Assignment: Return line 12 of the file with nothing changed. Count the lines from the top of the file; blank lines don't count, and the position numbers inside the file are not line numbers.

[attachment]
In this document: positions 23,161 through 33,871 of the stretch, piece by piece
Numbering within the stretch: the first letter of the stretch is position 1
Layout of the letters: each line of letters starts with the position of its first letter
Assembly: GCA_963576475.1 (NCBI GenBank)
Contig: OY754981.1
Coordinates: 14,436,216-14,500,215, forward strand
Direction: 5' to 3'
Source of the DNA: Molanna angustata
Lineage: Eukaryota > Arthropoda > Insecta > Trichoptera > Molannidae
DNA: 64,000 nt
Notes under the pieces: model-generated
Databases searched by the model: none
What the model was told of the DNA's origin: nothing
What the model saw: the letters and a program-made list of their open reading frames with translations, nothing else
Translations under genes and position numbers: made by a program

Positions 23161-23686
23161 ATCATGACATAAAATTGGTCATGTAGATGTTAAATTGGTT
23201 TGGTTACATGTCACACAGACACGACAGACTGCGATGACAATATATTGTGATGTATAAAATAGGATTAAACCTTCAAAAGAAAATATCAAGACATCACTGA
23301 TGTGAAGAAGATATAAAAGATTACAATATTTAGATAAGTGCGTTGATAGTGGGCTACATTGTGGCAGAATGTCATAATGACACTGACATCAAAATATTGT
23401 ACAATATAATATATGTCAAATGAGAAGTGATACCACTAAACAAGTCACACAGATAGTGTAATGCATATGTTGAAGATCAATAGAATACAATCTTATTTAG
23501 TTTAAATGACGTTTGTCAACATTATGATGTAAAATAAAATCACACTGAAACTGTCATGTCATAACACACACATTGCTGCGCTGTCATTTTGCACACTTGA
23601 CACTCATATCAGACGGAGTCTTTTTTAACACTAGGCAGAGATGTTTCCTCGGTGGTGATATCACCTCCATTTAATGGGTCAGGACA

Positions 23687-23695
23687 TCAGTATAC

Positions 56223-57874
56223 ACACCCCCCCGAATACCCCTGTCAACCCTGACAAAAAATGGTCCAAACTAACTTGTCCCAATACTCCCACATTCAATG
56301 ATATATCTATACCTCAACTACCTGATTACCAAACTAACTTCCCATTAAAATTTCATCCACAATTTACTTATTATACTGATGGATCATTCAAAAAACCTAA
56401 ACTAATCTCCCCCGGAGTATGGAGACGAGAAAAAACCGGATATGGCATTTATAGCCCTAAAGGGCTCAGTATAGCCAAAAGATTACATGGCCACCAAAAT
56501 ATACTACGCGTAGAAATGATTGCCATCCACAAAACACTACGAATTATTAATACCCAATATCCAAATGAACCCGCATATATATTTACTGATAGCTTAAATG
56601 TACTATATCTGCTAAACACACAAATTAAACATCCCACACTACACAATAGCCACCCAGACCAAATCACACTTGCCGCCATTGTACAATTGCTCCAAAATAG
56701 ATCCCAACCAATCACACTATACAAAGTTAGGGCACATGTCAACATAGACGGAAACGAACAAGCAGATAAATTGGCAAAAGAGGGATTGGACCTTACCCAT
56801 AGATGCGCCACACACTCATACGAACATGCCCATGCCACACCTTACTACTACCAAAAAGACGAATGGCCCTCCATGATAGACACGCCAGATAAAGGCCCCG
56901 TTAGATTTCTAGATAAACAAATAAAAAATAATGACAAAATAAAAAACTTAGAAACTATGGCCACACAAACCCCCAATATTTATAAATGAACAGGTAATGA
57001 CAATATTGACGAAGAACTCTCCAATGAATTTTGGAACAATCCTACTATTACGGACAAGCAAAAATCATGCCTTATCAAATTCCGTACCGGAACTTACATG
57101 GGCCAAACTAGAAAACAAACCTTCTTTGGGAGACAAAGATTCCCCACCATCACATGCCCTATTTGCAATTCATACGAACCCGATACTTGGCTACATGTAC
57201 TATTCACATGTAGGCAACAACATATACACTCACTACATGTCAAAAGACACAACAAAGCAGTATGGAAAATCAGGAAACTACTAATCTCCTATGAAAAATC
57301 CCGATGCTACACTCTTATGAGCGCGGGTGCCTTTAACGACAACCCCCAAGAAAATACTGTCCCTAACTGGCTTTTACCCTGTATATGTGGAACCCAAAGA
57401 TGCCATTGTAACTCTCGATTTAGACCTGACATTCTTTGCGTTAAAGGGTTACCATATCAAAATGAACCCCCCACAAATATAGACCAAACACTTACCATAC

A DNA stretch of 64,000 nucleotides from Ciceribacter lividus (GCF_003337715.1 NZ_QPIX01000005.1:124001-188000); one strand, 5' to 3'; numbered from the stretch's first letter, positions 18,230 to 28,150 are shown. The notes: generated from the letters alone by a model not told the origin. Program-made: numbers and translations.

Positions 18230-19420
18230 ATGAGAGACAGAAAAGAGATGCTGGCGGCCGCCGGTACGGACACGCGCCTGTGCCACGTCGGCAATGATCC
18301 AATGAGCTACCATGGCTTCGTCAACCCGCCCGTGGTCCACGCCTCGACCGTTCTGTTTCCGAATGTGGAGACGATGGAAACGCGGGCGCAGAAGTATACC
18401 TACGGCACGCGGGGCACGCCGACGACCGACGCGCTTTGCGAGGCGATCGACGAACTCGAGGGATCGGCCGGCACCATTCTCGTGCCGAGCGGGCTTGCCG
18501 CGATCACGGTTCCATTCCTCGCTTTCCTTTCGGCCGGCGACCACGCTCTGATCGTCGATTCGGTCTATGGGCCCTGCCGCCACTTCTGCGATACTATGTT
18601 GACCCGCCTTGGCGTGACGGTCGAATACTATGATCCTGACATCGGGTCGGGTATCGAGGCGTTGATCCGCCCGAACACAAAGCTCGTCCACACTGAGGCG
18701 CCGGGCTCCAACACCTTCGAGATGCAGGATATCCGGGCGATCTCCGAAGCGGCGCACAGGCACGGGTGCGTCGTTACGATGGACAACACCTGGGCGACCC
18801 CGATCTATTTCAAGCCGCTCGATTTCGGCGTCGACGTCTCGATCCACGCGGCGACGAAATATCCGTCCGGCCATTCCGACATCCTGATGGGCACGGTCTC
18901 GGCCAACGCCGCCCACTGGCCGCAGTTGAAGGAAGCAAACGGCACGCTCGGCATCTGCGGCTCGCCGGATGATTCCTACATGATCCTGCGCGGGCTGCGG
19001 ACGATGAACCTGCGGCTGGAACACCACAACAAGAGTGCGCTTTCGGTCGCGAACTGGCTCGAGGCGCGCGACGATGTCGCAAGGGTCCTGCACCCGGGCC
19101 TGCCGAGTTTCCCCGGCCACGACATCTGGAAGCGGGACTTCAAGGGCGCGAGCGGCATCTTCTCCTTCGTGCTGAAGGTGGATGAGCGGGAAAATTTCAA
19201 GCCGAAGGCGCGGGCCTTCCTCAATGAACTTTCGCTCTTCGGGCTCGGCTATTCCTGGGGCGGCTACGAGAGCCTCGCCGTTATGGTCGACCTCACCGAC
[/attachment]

Databases searched by the model: none